In this part 3 of our ongoing series, the focus is on verses 6-8 of Isha Upanishad. We are reminded that it is the Brahman that is the origin, the end and the container of the things; creating, he indwells the forms of his manifestation, enjoys variously his thousand abodes. He is the One, the same everywhere. And if each individual formation behaves and acts as if it is a separate entity, different from others, it is because it is clouded in its outer consciousness, it has temporarily lost touch with the unifying knowledge and consciousness at its back—that which sustains it as well as it does all the rest in a common extension.
We feature a very special essay by Sri Aurobindo from his Bande Mataram writings in which he writes about the birth and growth of Indian nationalism invoking the advent and avatāric work of Sri Krishna. The selection of this piece is most appropriate since this month we also celebrate Krishna Janmashtami.
This three-part essay was first published on August 15, 1950 in Mother India. It presents a remarkable overview of various world-forces that were at play around the time of India’s independence, and highlights the significance of the date August 15, heralding a new direction for the world and humanity.
In this part, we learn the inner meaning of why August 15, a date of momentous implications for the values of civilisation has been chosen by India to celebrate her independence. Amal Kiran reminds us that behind the conscious thought of individuals there is the working of that invisible yet potent being which is the national soul or genius.
Amal Kiran helps us contemplate on how befitting it is that the Independence Day of a country whose chief glory has been God-realisation should coincide with the occasion of Sri Aurobindo’s birth. It would be purblind on our part to miss a signal so pregnant with meaning and fail to see our future bound up with Sri Aurobindo’s presence—our future of true self-growth political as well as cultural and of leadership among the nations on the path of human evolution towards Godhead.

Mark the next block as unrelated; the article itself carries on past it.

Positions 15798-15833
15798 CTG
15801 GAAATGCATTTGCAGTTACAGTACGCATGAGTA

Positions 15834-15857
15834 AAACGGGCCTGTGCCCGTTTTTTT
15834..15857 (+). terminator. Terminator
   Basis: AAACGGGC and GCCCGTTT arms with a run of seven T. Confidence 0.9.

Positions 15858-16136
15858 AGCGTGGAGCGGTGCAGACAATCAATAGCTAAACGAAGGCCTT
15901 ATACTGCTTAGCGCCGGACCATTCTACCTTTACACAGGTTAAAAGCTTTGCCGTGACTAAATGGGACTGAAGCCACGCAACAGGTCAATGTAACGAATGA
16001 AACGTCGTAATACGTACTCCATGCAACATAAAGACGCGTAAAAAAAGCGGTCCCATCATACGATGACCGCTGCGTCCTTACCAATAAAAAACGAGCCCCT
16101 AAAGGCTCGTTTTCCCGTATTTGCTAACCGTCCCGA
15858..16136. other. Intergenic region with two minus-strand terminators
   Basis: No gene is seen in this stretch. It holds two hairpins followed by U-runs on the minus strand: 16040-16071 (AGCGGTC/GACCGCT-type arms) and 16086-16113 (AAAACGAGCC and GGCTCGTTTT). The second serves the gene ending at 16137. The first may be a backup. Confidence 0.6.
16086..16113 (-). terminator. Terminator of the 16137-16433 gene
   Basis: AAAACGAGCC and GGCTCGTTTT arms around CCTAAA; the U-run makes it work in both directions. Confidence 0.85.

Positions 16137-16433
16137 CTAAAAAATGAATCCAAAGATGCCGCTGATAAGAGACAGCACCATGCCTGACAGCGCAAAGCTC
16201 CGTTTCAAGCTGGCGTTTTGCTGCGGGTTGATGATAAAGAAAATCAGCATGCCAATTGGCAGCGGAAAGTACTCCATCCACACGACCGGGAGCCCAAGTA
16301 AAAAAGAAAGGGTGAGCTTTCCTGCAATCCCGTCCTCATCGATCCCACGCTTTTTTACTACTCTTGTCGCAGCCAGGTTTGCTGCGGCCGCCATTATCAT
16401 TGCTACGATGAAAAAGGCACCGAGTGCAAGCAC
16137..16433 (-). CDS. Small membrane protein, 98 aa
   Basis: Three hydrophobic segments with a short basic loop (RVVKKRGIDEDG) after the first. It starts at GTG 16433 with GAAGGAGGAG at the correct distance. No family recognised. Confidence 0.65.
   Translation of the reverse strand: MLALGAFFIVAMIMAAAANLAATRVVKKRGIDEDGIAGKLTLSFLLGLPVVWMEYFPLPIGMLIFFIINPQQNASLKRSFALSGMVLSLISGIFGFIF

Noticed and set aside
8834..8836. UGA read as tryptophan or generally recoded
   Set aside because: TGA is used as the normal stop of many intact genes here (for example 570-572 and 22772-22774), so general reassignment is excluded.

In this part, the author focuses on the first 4 verses of Isha Upanishad. He reminds that this Upanishad addresses itself to the question of world-existence, the problem of harmonising human life and activity with the Reality of Immutable Brahman. The solution it finds is one of the most remarkable found by the ancient Indian mind.
In this six-part series, we present an essay by M.P. Pandit which summarises some of Sri Aurobindo’s commentaries on the Isha Upanishad. The first introductory part highlights Sri Aurobindo’s comments on translating the Upanishads, and the errors made by Max Muller and other Indologists who fail to capture the spirit of the scripture because they lack the inner vision of the Truth expressed in scripture.
CONTINUED FROM PART 3 Furthering the Evolutionary Transition Therefore whether at the present moment the manifestation of the supramental Truth …
Sri Aurobindo’s love of man and earth is a love of God in man and earth, or rather of God as man and earth. That he did not develop it but was born with it, will be amply illustrated and confirmed by his writings, prose and poetical. No greater lover of man has ever been born, – of the entire being of man, and not only of his soul; and no greater prophet of man’s divine destiny.
A dizzy height of lyrical magnificence is reached in the ‘Rose of God’, the crest-jewel of Sri Aurobindo’s shorter mystical poems, the iridescent Mantra of supra-mental transformation. His love of man and earth attains here a depth and concentrated intensity of expression which makes the poem at once an invocation and a revelation, a prayer, a prophecy and a promise.
Sri Aurobindo’s love for man and earth is not humanism, idealistic or realistic; it is not an outcome of an emotional or imaginative idealism, nor an overflow from the widened heart of Spirit-touched sainthood. It is more than compassion and more than even the spiritual emotion born of inner identity. It is a beatific blossom of a complete and constant identification with the Divine who is everywhere, in Matter and Life as much as in the silent Spirit; and it is this union and identification that makes Sri Aurobindo declare in the inspired strain of the Vedic Rishis, “Matter is Brahman”